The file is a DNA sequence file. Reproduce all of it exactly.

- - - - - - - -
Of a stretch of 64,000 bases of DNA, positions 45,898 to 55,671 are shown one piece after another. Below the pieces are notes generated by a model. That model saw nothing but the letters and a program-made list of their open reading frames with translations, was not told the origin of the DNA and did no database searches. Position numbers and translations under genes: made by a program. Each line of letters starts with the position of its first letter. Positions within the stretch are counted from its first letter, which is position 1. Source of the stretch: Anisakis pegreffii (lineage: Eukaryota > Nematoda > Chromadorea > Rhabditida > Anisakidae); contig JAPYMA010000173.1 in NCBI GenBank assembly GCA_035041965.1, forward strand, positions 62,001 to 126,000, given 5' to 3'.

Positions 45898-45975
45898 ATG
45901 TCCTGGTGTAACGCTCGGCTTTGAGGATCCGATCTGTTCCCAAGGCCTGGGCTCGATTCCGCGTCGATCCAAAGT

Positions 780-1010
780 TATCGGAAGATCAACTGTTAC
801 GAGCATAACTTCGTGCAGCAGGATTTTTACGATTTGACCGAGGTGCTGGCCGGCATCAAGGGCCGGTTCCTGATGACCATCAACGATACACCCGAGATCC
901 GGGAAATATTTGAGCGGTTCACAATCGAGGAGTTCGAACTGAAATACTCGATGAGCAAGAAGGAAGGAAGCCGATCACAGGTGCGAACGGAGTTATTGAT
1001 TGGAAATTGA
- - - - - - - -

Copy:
Of a stretch of 64,000 bases of DNA, positions 45,898 to 55,671 are shown one piece after another. Below the pieces are notes generated by a model. That model saw nothing but the letters and a program-made list of their open reading frames with translations, was not told the origin of the DNA and did no database searches. Position numbers and translations under genes: made by a program. Each line of letters starts with the position of its first letter. Positions within the stretch are counted from its first letter, which is position 1. Source of the stretch: Anisakis pegreffii (lineage: Eukaryota > Nematoda > Chromadorea > Rhabditida > Anisakidae); contig JAPYMA010000173.1 in NCBI GenBank assembly GCA_035041965.1, forward strand, positions 62,001 to 126,000, given 5' to 3'.

Positions 45898-45975
45898 ATG
45901 TCCTGGTGTAACGCTCGGCTTTGAGGATCCGATCTGTTCCCAAGGCCTGGGCTCGATTCCGCGTCGATCCAAAGT

Positions 780-1010
780 TATCGGAAGATCAACTGTTAC
801 GAGCATAACTTCGTGCAGCAGGATTTTTACGATTTGACCGAGGTGCTGGCCGGCATCAAGGGCCGGTTCCTGATGACCATCAACGATACACCCGAGATCC
901 GGGAAATATTTGAGCGGTTCACAATCGAGGAGTTCGAACTGAAATACTCGATGAGCAAGAAGGAAGGAAGCCGATCACAGGTGCGAACGGAGTTATTGAT
1001 TGGAAATTGA